November 29, 2015

The Myths of Retrogression of the Visa Numbers in the EB-5 Program

As we reported in December, the increased demand in the EB-5 immigrant investor visa category will most likely result in visa retrogression for Chinese born EB-5 investors in the Spring of 2013.

Some have reported that this type of retrogression will mean that EB-5 applications for Chinese investors will come to a standstill. This is not only false, but legally inaccurate. I-526 applications for Chinese nationals will still be processed by the USCIS. They will be assigned a priority date, and will need to wait until that priority is available before actually obtaining the conditional residence.

Here is a short review of the system as described in December 2012.

What is Retrogression?

The Immigration and Nationality Act limits the number of green cards issued annually within each fiscal year. The government’s fiscal year runs from October 1 through September 30. In the employment-based categories, immigration is divided into five preference categories: EB-1, EB-2, EB-3, EB-4 and EB-5. The law does not permit any one country to have more than a specific percentage of the total number of green cards annually. In situations where there is greater demand than availability and these category limits are exceeded for a particular nationality, a back log occurs. Immigrants are placed on a waiting list according to the date of their immigrant petition case filing. This date is called a “Priority Date”. While an applicant MAY continue to file an underlying immigrant petition at any time they may not file their actual green card application (Adjustment of Status if they are in the U.S. or consular processing if they are processing through their home country). When an individual’s priority date is reached on the Visa Bulletin then their green card application may continue to be proceed.

Who Will Be Impacted by Retrogression?

Investors born in Mainland China will be impacted by the predicted visa retrogression. It is important to note, that investors born in Mainland China but that later obtained citizenship or permanent residency in another country, would still be subject to the backlog. The backlog will not apply to investors born in Hong Kong, Macau, Taiwan or other countries. The predicted backlog in EB-5 would be the first of its kind. While new visas would become available on the first date of the next fiscal year i.e. October 1, 2013, there is a possibility that as more applicants from China continue to file EB-5 cases that the wait times for priority dates to become current could grow longer. This would have implications for investors with children who may age out prior to their 21st birthday and who may at that point not be able to derive the benefit from the principal investor. Ultimately, this could stymie the demand for EB-5 visas by Chinese nationals and have an adverse impact on regional center operators.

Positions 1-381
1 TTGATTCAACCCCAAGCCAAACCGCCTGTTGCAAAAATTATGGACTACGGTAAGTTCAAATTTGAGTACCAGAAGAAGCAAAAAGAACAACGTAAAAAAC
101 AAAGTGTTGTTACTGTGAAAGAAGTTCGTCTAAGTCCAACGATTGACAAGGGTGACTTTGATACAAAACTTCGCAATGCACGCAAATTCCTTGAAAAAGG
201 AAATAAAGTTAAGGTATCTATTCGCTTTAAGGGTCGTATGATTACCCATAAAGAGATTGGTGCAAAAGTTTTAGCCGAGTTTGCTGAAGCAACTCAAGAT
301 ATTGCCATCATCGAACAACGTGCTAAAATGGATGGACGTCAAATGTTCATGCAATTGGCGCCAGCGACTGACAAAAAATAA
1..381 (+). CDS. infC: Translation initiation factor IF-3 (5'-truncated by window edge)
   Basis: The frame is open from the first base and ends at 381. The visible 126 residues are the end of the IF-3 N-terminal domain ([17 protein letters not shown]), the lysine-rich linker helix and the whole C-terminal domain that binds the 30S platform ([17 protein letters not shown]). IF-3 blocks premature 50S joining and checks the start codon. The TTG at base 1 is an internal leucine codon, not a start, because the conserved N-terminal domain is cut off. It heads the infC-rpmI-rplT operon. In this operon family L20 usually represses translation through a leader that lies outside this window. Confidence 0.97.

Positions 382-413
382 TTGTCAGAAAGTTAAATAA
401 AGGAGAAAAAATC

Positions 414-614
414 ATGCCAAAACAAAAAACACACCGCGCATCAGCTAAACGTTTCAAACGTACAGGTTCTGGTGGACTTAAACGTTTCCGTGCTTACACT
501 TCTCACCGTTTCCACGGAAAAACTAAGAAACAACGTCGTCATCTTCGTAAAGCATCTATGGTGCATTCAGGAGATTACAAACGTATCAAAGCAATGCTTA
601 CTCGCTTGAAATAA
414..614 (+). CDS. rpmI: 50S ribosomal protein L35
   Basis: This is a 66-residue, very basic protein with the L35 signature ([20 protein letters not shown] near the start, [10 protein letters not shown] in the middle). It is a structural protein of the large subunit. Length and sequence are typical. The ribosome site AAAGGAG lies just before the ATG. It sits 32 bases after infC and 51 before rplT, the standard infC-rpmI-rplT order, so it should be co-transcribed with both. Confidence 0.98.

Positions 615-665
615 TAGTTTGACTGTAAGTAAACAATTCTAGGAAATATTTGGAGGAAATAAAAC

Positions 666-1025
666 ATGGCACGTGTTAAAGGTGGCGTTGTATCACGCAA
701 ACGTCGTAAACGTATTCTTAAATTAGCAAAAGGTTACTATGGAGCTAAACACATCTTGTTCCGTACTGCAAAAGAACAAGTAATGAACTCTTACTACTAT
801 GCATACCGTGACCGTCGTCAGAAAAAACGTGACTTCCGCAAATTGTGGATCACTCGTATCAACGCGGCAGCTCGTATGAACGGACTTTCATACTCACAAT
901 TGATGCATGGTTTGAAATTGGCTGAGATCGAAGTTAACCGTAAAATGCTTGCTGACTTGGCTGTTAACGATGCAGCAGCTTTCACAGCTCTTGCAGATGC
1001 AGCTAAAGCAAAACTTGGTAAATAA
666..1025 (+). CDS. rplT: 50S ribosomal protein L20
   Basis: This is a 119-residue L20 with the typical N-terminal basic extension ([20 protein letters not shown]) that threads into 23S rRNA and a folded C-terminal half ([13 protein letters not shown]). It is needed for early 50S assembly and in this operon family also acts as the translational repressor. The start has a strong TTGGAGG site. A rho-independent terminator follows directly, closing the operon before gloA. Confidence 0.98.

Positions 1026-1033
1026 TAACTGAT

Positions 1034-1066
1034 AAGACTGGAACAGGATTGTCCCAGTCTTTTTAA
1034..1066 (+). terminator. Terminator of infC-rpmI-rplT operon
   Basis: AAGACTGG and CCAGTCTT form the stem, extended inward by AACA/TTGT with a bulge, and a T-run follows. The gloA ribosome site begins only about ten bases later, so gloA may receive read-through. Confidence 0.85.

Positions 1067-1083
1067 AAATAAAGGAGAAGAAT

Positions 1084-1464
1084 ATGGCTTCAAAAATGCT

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About this Author

Kate Kalmykov, business immigration law, visa application attorney, Greenberg Traurig, EB-5 legal counsel, immigrant compliance law

Kate Kalmykov focuses her practice on business immigration and compliance. She represents clients in a wide-range of employment based immigrant and non-immigrant visa matters including students, trainees, professionals, managers and executives, artists and entertainers, treaty investors and traders, persons of extraordinary ability and immigrant investors.

Kate has extensive experience working on EB-5 immigrant investor matters. She regularly works with developers across a variety of industries, as well as private equity funds on developing new...

Laura Foote Reiff, Greenberg Traurig, business immigration lawyer, foreign company legal counsel, immigrant compliance attorney, targeted employment law
Northern Virginia Co-Managing Shareholder; Co-Chair, Business Immigration & Compliance Practice; Co-Chair, Global Human Capital Solutions

Laura Foote Reiff focuses her practice on business immigration laws and regulations affecting U.S. and foreign companies, as well as related employment compliance and legislative issues.

Laura advises corporations on a variety of compliance-related issues, particularly related to Form I-9 alien employment verification matters. Laura has been involved in audits and internal investigations and has successfully minimized monetary exposure as well as civil and criminal liabilities on behalf of her clients. She develops immigration compliance strategies and programs for both small and large companies. Laura performs I-9, H-1B and H-2B compliance inspections during routine internal reviews, while performing due diligence (in the context of a merger, acquisition or sale) or while defending a company against a government investigation. Laura publishes and frequently lectures on I-9 issues, including penalties for failure to act in accordance with government regulations, anti-discrimination laws and employers' responsibilities upon receiving social security "no-match" letters.

Laura represents many businesses in creating, managing and using "Regional Centers" that can create indirect jobs toward the 10 new U.S. jobs whose creation can give rise to EB-5 permanent residence for investment. She coordinates this work with attorneys practicing in securities law compliance, with economists identifying "targeted employment areas" and projecting indirect job creation, and with licensed securities brokers coordinating offerings. She also represents individual investors in obtaining conditional permanent residence and in removing conditions from permanent residence.